“The 3D rendering previewers for packaging offered by Esko Studio Store Visualizer and Creative Edge’s iC3D (recently acquired by Hybrid Software) do a very good job with embellishment effects including embossing and varnish faux-embossing. They can even simulate holographic and diffraction foils. Both are relatively expensive though – from just under $1,000 per month from Esko or from $595 per month for iC3D, so less likely to attract commercial print designers who may only want to embellish their creations more occasionally.

However, if you could use a lower cost or free off-the-shelf 3D renderer for the relatively simple shapes of commercial print book and brochure covers, stationery, greetings cards and basic folding boxes and cartons, then it would open up embellishment to a much wider range of users. However, iC3D was created to be affordable too, so maybe it really does cost more to set up a commercial proposition.

“It’s interesting that this year Adobe Illustrator has gained some very simple 3D modelling and previewing tools, plus the ability to import some 3D models from the comparatively low cost ($49.99 per month) Adobe Substance 3D collection. Illustrator or Substance itself might be tweaked to give foil and varnish previews, though I haven't yet seen it done.”

What is clear is that in order for production to be streamlined and for volumes to grow in the digital embellishment market, an easy button for designers will be needed to increase mass adoption. What this easy button looks like can be anyone’s guess, but in an ideal world, in addition to designers actively being taught and trained on how to design for new technologies, there would be solutions that could affordably bridge the entire process, integrating e-commerce, file design, accurate 3D interactive previsualization, costing, and workflow. There’s a gap in the market for an enterprising developer!

So, who do you think should shoulder the load when it comes to teaching designing for new digital embellishment technologies?

About the author: Kevin Abergel is the Founder and President of taktiful (, the digital embellishment sales and marketing specialists. His mission is to make digital embellishments and luxury print the obvious choice for all brands. He combines the science of touch with the power of print to give his customers a taktiful experience worth coming back for. Kevin brings 17 years of successfully selling and marketing digital sensory print solutions all over the world. He dedicates his time to solving his customers business problems through innovative printing technologies, all with a keen eye on increasing brand engagement, brand recognition and brand awareness for their products.


1. Artwork Provided By: Matt Redbear from Blue Ocean Press in South Florida. 

The files are labeled in the order of completion:

1 is for silver foil

2 is for silver + gold

3 is for silver + gold + green, etc.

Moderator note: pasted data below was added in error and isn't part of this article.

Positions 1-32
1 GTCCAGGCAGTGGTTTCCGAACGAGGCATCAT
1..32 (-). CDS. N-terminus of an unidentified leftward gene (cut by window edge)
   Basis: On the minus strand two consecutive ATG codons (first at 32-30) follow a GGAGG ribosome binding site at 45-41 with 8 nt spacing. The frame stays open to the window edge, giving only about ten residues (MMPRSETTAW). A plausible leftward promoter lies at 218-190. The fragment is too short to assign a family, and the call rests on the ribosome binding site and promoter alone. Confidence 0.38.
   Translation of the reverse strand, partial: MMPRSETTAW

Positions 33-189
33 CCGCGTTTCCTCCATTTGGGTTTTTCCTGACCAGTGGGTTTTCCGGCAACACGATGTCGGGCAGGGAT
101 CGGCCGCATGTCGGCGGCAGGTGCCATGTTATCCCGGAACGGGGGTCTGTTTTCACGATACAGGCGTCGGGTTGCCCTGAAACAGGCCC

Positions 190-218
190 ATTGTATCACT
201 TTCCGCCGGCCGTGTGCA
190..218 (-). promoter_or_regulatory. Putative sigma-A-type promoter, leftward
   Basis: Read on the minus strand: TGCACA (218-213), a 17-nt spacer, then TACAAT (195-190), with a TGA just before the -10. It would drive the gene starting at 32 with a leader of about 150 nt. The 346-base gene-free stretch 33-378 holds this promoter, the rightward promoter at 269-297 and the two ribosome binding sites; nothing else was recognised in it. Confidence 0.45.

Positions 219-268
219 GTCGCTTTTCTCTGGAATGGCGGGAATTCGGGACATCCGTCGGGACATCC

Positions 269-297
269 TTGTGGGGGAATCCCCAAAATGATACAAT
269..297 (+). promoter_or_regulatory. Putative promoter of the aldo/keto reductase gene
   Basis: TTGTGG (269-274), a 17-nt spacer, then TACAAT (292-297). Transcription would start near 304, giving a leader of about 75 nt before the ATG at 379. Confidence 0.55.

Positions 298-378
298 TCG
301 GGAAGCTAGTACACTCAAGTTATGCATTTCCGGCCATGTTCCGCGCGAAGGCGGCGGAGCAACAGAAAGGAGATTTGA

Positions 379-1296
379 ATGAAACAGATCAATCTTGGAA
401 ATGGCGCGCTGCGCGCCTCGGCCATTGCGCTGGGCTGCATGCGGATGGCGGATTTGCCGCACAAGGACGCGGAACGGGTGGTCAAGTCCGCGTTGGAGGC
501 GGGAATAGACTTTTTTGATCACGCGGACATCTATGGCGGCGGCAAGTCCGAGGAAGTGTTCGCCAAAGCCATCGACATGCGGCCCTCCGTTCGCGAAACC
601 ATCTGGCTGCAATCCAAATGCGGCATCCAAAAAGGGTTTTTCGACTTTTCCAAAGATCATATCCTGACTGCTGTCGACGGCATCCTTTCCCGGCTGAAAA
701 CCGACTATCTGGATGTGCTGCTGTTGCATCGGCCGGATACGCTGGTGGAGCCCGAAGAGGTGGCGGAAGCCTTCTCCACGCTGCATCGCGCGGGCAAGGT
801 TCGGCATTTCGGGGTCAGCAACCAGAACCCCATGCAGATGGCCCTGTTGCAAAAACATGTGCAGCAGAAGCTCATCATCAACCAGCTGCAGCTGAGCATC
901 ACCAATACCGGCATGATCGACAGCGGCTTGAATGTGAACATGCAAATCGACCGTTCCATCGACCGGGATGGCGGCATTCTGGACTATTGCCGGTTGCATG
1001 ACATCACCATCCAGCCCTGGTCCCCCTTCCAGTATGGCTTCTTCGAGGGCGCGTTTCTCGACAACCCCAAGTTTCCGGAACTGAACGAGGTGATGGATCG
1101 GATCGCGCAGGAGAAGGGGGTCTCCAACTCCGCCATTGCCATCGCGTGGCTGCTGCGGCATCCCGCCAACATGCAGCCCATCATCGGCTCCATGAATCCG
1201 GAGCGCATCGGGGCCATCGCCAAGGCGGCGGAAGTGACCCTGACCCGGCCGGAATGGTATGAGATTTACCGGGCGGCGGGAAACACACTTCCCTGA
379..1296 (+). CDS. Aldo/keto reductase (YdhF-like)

Print stats:

9 x 6” postcard

Printed 4/4 digital on iGEN5

Embellished on MGI JV3DS

Pass order (8 passes): 


Silver foil

Gold foil

Green foil

Purple foil

Blue foil

Varnish overlay


Holographic Silver foil

Varnish overlay

Overlay artwork: Generated every mask in Photoshop CC using brushes and filters.

Wave spray (for all foils on front wave): Kyle's Spatter Brushes - Supreme Spatter & Texture

Varnish overlays (both front + back) and moonlit water on back: Filter Gallery > Sketch > Photocopy2.

2. Artwork Provided By: Rebecca Arnett from Spectrum Printing Company in Arizona

Here is her description:

"The main programs that I use for our embellishing processes are Adobe Photoshop and Adobe Illustrator.

The process for creating the effect you want is incredibly easy. Most projects usually don’t need more than one or two passes through the I-Jet for final results. If you are comfortable with Adobe products, creating eye-catching images for the I-Jet will be a breeze for any designer. Just have fun and play with textures and masks in either of these programs. You can varnish or foil anything from hand-drawn sketches to photos of products or people.

First you’ll need your design idea and how you want to execute it.

For the Koi fish, I drew out my design in Illustrator. I knew I wanted a yin and yang type of design and decided to alternate the details in two different foil colors, gold and silver. I had to create three layers in Illustrator and figure out the order in which the embellishments would be placed. From there I saved each layer as a PDF and opened them in Photoshop. I had to convert each drawn-out design into gray scale and save them as .tiff images. Once I had my three separate .tiff images, I placed them into the I-Jet program and set up my files for embellishing.

You can get super creative and have as many passes as you want. Keep in mind the type of coated substrate you want to use, and make sure it can handle multiple passes."